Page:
Marketing research tips for web designers and developers

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So you’ve come out with the next billion-dollar business idea. You know it’s going to work because … well, it will, right? Everyone must think the same as you and there will be people lined up waiting to purchase your new product or service the very second you launch it — you just have to flip the switch.

It’s this mentality that leads businesses down the wrong path and towards many failed launches.

So what can be done? How can we provide a successful launch that will give us the best ROI? A successful launch requires marketing research.


3 marketing research tips

Here are a few tips to help you get started:

1. Develop a marketing plan

It’s almost sad to have to say this, but without developing a marketing plan, how will you know when you succeed or fail? You need to set goals and aim to achieve them within a certain time frame. This will help you determine if the path you are headed down is the right one or not.

2. Do customer research

If you focus on SEO or paid advertising already, then you know that being very specific with a campaign is incredibly important. It’s just as valuable to weed out the people and businesses that you don’t want to target as to know who you are going after (your ideal clients).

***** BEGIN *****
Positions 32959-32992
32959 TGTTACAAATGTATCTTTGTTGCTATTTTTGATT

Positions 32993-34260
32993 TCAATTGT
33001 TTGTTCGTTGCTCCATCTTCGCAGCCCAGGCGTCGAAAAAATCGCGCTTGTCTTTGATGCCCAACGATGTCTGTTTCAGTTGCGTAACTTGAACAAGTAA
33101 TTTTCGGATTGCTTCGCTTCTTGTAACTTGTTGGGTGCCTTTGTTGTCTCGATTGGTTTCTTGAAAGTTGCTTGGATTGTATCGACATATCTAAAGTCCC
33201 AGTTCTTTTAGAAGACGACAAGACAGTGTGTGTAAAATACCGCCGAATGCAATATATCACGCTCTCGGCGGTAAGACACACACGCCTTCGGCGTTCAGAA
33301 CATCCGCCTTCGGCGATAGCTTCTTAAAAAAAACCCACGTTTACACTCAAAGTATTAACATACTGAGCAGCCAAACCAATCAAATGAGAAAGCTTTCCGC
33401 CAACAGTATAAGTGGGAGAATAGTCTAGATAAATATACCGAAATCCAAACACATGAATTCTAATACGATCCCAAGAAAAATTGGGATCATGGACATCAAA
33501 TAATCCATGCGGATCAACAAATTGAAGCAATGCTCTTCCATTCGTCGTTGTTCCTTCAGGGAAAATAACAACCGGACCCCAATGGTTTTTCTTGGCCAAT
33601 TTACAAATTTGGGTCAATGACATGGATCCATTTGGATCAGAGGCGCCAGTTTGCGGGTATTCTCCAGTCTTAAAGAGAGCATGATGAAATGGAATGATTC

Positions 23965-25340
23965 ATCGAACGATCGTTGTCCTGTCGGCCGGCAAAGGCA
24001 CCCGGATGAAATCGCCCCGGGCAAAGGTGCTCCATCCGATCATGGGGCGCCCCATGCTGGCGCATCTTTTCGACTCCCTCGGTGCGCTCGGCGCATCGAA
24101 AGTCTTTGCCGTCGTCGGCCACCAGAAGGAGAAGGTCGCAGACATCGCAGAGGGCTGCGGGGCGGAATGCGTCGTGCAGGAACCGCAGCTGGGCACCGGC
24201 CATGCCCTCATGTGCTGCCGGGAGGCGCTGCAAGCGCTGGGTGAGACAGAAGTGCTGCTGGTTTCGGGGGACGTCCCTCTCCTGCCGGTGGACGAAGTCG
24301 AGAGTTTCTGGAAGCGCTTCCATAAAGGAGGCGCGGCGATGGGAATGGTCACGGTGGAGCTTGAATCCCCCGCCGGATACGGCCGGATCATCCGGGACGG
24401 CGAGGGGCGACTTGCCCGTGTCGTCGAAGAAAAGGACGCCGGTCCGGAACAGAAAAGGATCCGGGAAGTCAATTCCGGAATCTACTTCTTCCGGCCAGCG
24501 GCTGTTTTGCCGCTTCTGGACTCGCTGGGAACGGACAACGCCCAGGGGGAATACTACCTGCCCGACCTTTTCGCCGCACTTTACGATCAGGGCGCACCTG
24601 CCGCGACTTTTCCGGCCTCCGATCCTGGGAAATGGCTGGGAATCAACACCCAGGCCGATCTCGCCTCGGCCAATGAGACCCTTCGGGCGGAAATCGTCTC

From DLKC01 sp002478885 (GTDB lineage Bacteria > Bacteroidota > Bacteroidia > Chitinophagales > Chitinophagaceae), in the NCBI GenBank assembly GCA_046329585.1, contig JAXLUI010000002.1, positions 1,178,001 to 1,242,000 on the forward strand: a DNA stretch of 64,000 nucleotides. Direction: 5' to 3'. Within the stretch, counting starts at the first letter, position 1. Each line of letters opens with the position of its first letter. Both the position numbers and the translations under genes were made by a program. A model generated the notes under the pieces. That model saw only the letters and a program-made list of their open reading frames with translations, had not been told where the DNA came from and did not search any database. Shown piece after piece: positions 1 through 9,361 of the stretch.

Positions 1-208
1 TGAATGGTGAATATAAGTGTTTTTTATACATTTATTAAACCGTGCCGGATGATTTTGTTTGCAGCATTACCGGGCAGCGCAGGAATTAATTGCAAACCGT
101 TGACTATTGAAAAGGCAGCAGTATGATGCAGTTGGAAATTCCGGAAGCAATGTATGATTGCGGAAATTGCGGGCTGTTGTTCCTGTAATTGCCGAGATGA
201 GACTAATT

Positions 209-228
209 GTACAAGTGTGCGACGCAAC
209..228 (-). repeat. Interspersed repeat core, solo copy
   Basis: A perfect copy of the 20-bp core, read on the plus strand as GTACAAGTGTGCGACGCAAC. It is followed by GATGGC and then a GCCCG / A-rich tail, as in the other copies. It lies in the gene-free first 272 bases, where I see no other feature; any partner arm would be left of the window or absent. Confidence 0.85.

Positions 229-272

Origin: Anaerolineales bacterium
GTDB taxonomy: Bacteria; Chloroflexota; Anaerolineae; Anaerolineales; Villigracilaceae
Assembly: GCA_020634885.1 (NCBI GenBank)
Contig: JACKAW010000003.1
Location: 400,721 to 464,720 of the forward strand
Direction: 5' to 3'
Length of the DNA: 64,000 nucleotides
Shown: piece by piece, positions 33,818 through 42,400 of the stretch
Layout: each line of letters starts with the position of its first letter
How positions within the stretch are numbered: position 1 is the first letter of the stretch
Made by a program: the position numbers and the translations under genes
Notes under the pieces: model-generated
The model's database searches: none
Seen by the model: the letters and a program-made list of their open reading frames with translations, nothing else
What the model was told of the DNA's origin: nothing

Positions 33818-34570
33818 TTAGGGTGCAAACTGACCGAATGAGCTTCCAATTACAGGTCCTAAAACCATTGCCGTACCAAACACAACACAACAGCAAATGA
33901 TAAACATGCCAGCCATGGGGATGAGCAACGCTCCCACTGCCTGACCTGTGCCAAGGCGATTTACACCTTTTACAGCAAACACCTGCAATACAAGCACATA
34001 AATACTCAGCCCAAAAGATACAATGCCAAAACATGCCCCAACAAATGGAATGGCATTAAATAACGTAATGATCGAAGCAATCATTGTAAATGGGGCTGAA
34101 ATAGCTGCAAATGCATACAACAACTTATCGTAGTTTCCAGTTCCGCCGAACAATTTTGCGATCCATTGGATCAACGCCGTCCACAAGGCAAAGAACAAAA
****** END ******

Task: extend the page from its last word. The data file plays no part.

Because of this, I would highly suggest diving into your customer research and figuring out your demographics. Who is it that you are going after and why? What purpose do you serve in their lives and how will you make it better?

3. Think of objections and then how to overcome them

You know those annoying calls that you get on probably a daily basis, where someone is trying to sell you something? They are the kings and queens of overcoming objections. They have heard them all, written them down, and discussed how to overcome each one. Have you ever said, “Sorry, I don’t have the money at this time,” only to hear, “How much are you spending now that this could save you? Can you afford NOT to move ahead with our widget?”

That’s because they have done their research and you are not the first to object in this same way. The same should be true when thinking about what your potential clients will say.